The Federal Trade Commission has published a reminder to debt collectors about Fair Debt Collection Practices Act compliance risks created by the use of social media or text messages in connection with debt collection efforts.
The report highlights prohibitions and requirements and provides examples of how the use of social media or text messages can violate the FDCPA:
Collectors can't use deceptive means to collect a debt. The FTC discusses enforcement cases where it has challenged the sending of texts that allegedly used false pretenses to get consumers to call back the debt collector. The FTC notes one enforcement action that involved a debt collector allegedly sending text messages indicating that the consumer's payment using a card was declined.
The action directed the debtor to call a designated phone number immediately. Other examples of deceptive actions include a request to join a debtor's social media - such as a Facebook 'friend request that doesn't disclose that the person reaching out to the consumer is a debt collector - or an attempt to obtain location information about a consumer by using false pretenses to approach a friend or co-worker. Such an attempt might involve the use of a fake Facebook account to send a friend request to a debtor's social connections as way to obtain address or asset information.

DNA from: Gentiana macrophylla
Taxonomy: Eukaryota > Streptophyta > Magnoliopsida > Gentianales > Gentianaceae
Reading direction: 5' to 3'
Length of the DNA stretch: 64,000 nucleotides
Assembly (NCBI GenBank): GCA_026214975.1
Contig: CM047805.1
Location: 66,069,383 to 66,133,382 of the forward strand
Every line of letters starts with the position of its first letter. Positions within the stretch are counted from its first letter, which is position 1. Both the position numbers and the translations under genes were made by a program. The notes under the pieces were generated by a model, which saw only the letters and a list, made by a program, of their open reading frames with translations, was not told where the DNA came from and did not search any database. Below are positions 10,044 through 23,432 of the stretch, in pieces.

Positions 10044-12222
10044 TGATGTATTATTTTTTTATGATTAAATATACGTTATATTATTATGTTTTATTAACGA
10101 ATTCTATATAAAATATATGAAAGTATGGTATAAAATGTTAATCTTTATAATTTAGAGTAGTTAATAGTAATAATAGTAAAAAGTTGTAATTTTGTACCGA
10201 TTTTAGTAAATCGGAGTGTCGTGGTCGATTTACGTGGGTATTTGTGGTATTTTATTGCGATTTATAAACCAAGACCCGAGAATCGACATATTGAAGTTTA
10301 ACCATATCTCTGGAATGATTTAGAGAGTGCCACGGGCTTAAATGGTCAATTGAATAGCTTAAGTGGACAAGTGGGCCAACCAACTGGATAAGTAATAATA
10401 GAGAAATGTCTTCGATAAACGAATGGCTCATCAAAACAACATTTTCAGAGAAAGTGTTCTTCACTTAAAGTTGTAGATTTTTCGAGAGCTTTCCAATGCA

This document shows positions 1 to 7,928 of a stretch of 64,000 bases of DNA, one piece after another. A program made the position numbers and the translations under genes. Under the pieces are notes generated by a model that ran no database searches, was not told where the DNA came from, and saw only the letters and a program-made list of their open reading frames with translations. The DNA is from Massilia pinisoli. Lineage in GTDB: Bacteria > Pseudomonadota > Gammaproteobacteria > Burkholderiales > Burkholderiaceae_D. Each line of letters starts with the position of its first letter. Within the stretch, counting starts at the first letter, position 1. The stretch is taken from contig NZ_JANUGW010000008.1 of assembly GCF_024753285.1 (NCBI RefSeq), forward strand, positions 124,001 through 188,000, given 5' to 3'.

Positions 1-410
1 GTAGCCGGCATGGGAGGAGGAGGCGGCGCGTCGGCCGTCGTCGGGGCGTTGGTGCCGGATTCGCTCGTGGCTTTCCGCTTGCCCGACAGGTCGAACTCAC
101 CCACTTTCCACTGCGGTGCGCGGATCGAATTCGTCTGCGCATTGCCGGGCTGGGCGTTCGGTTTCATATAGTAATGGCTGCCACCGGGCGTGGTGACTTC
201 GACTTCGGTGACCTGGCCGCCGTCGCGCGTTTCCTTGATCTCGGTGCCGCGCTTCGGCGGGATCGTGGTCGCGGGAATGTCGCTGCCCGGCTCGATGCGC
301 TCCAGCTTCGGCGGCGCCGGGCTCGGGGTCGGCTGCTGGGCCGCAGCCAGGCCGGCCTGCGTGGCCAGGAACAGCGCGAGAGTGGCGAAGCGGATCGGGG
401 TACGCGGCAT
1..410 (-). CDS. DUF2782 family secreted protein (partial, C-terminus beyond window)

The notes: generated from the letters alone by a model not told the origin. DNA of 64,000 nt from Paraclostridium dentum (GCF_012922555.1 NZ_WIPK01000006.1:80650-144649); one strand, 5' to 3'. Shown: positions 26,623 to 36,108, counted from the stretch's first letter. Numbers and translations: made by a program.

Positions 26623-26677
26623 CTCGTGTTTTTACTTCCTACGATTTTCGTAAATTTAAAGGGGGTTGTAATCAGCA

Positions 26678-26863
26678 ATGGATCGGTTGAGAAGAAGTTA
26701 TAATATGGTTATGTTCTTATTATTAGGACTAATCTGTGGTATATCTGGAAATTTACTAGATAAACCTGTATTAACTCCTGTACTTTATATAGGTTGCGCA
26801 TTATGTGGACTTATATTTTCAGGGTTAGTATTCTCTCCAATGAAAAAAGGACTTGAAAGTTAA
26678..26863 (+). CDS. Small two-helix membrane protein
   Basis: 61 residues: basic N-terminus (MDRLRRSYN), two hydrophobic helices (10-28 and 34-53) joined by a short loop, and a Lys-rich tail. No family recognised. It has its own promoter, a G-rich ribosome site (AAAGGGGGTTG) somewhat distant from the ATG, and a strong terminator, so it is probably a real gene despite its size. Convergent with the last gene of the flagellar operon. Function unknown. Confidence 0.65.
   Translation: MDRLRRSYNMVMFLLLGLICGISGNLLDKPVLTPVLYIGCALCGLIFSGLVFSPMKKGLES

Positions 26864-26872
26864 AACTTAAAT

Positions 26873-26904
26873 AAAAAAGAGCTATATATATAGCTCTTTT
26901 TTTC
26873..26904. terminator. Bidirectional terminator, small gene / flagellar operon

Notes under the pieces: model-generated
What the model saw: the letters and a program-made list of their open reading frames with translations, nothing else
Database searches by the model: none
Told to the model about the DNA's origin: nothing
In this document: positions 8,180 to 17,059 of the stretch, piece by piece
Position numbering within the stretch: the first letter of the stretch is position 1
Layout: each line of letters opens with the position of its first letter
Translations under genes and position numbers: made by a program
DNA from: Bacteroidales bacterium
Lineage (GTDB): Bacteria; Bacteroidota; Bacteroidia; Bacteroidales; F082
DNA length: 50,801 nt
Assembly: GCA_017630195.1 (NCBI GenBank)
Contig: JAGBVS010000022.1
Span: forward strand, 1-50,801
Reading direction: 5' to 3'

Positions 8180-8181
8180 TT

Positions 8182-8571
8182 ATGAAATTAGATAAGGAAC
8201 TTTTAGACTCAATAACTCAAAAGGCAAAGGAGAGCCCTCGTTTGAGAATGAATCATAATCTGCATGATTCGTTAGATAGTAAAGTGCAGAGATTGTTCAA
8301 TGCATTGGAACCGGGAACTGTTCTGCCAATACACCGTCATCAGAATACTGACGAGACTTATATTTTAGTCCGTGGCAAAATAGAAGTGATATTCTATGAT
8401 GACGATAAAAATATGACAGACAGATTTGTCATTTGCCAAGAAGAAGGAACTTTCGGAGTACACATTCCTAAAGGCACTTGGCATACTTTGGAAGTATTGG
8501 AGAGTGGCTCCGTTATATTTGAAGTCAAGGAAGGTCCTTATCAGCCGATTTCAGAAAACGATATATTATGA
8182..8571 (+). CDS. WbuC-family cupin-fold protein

Collectors must provide certain disclosures in the initial communication and any subsequent communications with a debtor. The FTC notes that these disclosures are required in text messages.
- Collectors can't reveal the existence of the debt to a third party or publish ''a list of consumers who allegedly refuse to pay debts.'' The FTC notes that these prohibitions are particularly relevant in the social media context ''where a post on Facebook, Twitter or Tumblr can instantly be viewed by others - and especially by consumers' social connections.''
Collectors can't collect charges unless the charge is expressly authorized by the agreement creating the debt or permitted by law. The FTC notes that debt collectors can't use social media or text messages to collect illegal charges.
The FTC also states that some industry members use their websites and social media pages to "offer helpful information for consumers’" and calls on the industry to consider whether lawfully using these platforms to offer general information “can benefit both your company and consumers.''
In 2013, the Federal Financial Institutions Examination Council - whose members include the Consumer Financial Protection Bureau - issued final supervisory guidance "Social Media: Consumer Compliance Risk Management Guidance." The guidance was intended to help financial institutions manage the risks of interacting with consumers through social media. Among the topics discussed was how the use of social media can run afoul of the FDCPA. In November 2013, the CFPB issued an Advance Notice of Proposed Rulemaking (ANPR) for collections. In response to the ANPR, industry commenters have asked the CFPB to provide exceptions and/or guidance as to how to give FDCPA disclosures with text messages.